After a while I noticed that the lager lads were talking about the single currency amongst themselves too.
Wednesday, October 13, 2004
In July Independent councillor Nadene Burton was suspended for five months by the adjudication panel for England, the sentencing arm of the SBE. Her crime was to have been "disrespectful" to officers by claiming in an election newsletter that Hull's housing department could do better in tackling anti-social behaviour on its estates.The Eye mentions two other cases in Hull where councillors have been threatened with action over remarks they made during council meetings.
It is clear that Labour, as the party that represents the interests of public sector workers, has turned the proper relationship between elected councillors and the staff they employ on its head.
Tuesday, October 12, 2004
There is a potential political divide in the party, between the market-orientated, anti-statist Lib Dems clustered around a volume of essays called The Orange Book, and those you might call conventional social democrats.When I first joined the Liberal Party my radical friends were convinced that the SDP was the work of the devil. Twenty years later they are making common cause with social democrats to oppose the Orange Book tendency.
I wrote a rather hurried review of the book in the last Liberator, which I will post with my other articles on Lord Bonkers' website if I ever get my computer working properly again. My feeling was not so much that the Orange Book people are right as that those who call themselves radical Liberals are in trouble if they think their role is to be the last defenders of the 1945 settlement.
We can now see that the SDP was less an attempt to break the mould of post-war British politics than a late try at keeping it together. If today radical Liberals find themselves on the same side as the SDP, they should think more deeply.
It is understood the party leadership was unhappy about Aberdeenshire MSP Mike Rumbles’ opposition to the Executive’s antisocial behaviour legislation, when he argued strongly against new powers of dispersal for the police.The question is why the leadership was supporting this legislation in the first place. Yes, sharing power always involves compromise. But, viewed from a distance, it is hard to see that the Liberal Democrats have acted as a brake on Labour's more repressive policies at Holyrood. If anything, the Scottish Executive seems to have pursued this agenda even more enthusiastically than its counterpart at Westminster.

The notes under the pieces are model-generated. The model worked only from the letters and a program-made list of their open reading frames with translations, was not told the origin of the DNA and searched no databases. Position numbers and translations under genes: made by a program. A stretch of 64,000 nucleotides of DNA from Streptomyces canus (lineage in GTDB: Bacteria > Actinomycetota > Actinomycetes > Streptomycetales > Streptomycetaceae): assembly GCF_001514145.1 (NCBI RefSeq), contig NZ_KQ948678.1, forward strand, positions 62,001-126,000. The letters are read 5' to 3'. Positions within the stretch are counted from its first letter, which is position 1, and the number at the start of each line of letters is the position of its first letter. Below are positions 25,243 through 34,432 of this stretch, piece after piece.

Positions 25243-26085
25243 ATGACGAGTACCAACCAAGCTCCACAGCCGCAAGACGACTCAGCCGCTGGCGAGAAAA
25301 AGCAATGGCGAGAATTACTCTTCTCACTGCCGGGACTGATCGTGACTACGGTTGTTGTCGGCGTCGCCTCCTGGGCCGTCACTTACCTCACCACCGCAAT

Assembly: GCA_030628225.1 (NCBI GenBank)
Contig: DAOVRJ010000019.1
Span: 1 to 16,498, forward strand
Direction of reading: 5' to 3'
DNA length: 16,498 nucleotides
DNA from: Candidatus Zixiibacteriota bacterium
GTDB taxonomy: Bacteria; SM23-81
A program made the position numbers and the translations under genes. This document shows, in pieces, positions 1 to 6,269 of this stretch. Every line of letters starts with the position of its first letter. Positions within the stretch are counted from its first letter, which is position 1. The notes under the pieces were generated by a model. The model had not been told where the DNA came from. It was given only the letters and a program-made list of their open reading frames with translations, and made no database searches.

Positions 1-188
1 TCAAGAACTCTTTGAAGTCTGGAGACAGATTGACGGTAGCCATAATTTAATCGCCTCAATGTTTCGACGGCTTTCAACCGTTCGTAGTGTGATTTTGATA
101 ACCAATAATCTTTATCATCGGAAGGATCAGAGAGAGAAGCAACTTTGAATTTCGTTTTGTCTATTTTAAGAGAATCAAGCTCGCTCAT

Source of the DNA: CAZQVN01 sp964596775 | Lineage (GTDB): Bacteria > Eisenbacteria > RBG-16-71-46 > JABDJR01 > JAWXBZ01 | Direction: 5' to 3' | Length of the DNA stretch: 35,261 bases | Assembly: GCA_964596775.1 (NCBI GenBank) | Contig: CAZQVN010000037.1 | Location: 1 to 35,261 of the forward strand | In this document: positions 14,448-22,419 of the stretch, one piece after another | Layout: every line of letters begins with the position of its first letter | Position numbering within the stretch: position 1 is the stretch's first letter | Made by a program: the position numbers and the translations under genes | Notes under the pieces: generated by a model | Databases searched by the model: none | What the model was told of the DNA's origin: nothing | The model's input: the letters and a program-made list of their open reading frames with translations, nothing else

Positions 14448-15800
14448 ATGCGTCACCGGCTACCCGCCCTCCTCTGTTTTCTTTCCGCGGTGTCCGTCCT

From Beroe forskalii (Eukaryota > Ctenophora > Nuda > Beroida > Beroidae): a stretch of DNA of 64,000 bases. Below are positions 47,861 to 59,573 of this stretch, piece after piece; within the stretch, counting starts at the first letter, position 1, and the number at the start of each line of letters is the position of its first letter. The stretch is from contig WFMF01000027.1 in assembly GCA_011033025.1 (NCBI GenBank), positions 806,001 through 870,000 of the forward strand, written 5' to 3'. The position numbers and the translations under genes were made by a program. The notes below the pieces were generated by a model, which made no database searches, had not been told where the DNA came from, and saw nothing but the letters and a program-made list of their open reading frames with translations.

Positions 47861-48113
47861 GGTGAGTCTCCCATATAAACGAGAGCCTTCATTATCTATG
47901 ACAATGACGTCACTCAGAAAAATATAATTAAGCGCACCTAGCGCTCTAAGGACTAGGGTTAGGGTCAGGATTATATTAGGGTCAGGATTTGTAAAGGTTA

Monday, October 11, 2004
So I am grateful for the drop of acid in this article by Oliver Kamm, which appeared in The Times on Saturday. And not only because his views mirror some Lord Bonkers once expressed (see the entry for Thursday here).
Foot's Marxism was strikingly uncritical. In Why You Should be a Socialist (1977) he declared: "Lenin, the Bolshevik leader, is usually painted as a tyrant. In fact he was the opposite." In The Case for Socialism (1990), this preposterous judgement became: "The thousands of intellectuals then and since who abused Lenin as a 'tyrant' and a 'dictator' cannot have read The State and Revolution, which again and again repeats that socialism and democracy are indivisible. "No Liberal should believe for a moment that the Soviet Union was doing fine until Lenin died. It was a tyranny from the start.
This is like citing the 1936 Soviet constitution as proof of Stalin's libertarianism. The State and Revolution depicts a democratic post-revolutionary order, all right, but that was not what Lenin created. It never could have been, because Lenin envisaged a social unity in which "all take part in the administration of the state". He had no concept of opposition; when popular opposition did arise, he annihilated it.
But I am less convinced by:
In 1999, Foot claimed in Private Eye that DNA evidence in the Hanratty case was unreliable owing to possible contamination. Yet he later conceded in a BBC interview: "I'm a complete illiterate in relation to the science of DNA, physics and so on. I know nothing about it at all. My doubts stem solely from " a very, very clear belief that this man did not commit this murder, so if the science is saying he did commit the murder I say, well, that clashes with my belief that he didn't commit the murder and there must be something wrong with the science."Of course, there comes a point after which it is irrational to deny the findings of science. But it is common for new technologies to be oversold, and it is only over time that we discover the true picture of their strengths and weaknesses. And the most reliable technologies can yield false results through human error. So we cannot do without gut feelings altogether.